An excellent way to progress in English is to watch British TV shows. British Comedy is renowned and celebrated around the world. It is unique, quirky and strange at times but indisputably hilarious. However, certain cultural concepts or grammatical forms do not translate well from English to other languages. Sometimes, jokes are lost in translation and subtitles can make everything even more confusing. As a result, with limited vocabulary and cultural context, some comedy shows can leave beginners a little cold.
The best remedy is to watch those shows anyway. You can start with “easier” sitcoms then, as your English improves, move to “more sophisticated” comedies. (Disclaimer: this is not an exhaustive list. The 10 British Comedy sitcoms listed below have been arranged from “easy” to “difficult to understand » for a non-English native audience, based on a selection of criteria. Just Focus looked at: the level of language used, the density of the dialogues, the presence of physical humour/slapstick, the cultural and historical references, accents etc…)
Black Books (2000)
We follow the lunacies of misanthropic bookshop owner Bernard Black and his friends Manny and Fran. It’s a great show to start your British Comedy journey with. The humour mainly comes from the idiosyncratic characters struggling to act appropriately in every-day situations. The result is terribly funny. Moreover, the cultural references used in the show, such as Frankenstein (in the S1E3 episode Grapes of Wrath) are transferable in most languages.
The IT Crowd (2006)
The IT Crowd also focuses on a few characters and the action is concentrated in one location. Two socially inadequate geeks team up with an outgoing and ambitious but incompetent colleague to try to survive office-life and the insane schemes of their outrageous boss. Here too, the off-beat personalities clash with the stuffy formality of the work environment which leads to humorous scenes.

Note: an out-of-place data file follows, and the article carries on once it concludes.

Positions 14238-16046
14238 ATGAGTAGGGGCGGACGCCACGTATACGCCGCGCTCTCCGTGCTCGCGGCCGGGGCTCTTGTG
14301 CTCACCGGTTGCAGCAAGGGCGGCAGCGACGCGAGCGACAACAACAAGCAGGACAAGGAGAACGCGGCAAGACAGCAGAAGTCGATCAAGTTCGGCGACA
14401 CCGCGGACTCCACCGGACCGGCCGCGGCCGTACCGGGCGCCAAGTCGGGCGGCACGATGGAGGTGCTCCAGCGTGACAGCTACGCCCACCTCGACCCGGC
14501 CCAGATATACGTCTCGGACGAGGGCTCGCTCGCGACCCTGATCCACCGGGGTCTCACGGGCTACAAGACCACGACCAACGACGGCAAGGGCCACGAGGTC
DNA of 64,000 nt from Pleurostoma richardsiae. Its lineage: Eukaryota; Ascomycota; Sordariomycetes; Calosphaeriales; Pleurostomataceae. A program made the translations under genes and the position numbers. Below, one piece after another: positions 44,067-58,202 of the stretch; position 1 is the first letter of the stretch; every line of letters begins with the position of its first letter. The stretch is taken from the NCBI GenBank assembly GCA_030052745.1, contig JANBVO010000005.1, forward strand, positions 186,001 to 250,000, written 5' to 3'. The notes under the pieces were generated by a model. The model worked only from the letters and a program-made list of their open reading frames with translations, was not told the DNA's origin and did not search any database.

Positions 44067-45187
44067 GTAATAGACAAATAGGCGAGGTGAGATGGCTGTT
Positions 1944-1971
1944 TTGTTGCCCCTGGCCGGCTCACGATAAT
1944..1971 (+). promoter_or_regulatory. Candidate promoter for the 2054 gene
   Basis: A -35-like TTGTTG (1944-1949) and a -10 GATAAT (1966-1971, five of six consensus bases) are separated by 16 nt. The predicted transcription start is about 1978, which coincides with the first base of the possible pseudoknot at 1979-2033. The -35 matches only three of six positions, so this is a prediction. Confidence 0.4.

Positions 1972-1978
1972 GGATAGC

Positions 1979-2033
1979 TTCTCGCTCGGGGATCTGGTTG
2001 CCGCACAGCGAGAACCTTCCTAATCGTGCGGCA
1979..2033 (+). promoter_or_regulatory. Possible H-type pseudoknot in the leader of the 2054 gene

A failed comic-book artist, who’s just got dumped and a lazy wannabe-author decide to share an apartment together. As their friendship strengthens, they attempt to manoeuvre eccentric friends, strange neighbours and their ominous landlady. Crazy characters, geeky references, and a dose of the fantastic make this show incredibly fun to watch. In addition, Jessica Stevenson and Simon Pegg made the protagonists endearing and relatable, which only adds quality of the series.
The Young Ones (1982)
The premise already sounds like a joke: “an anarchist, a punk, a hippy and a sketchy dude in a suit walk into a room.” Mayhem ensues. When The Young Ones came out, it was a huge success with British young people. This British Comedy was later labelled “a TV revolution”, “the voice of a generation”! The Young Ones consists of the attempts of four students at cohabiting in a rundown house. Gratuitous violence, slapstick, crazy props, explosions, improbable plot twists, on top of what, each episode is randomly interrupted by a live rock music concert performed by actual 80s bands. It’s insane and it’s so much fun.
Absolutely Fabulous (1992)
Beyond the obvious physical comedy of Edina drunkenly falling off her car and the ridiculous 90s fashion, Absolutely Fabulous is a show about women. The comedy relies on the reversed mother/daughter relationship and the over-the-top antics of best friends, Edina and Patsy. The subjects of motherhood, unwanted pregnancy, female friendship, alcoholism, drug addiction, plastic surgery, and the pressure (ranging from the fashion industry and society to the family circle) on women to be perfect, are addressed head-on. We laugh at these middle-aged women rejecting anyone’s expectations. Jennifer Saunders’s dialogues are incredibly rich and the characters, underneath their clown-like exterior, have depth and humanity. Who said women weren’t funny?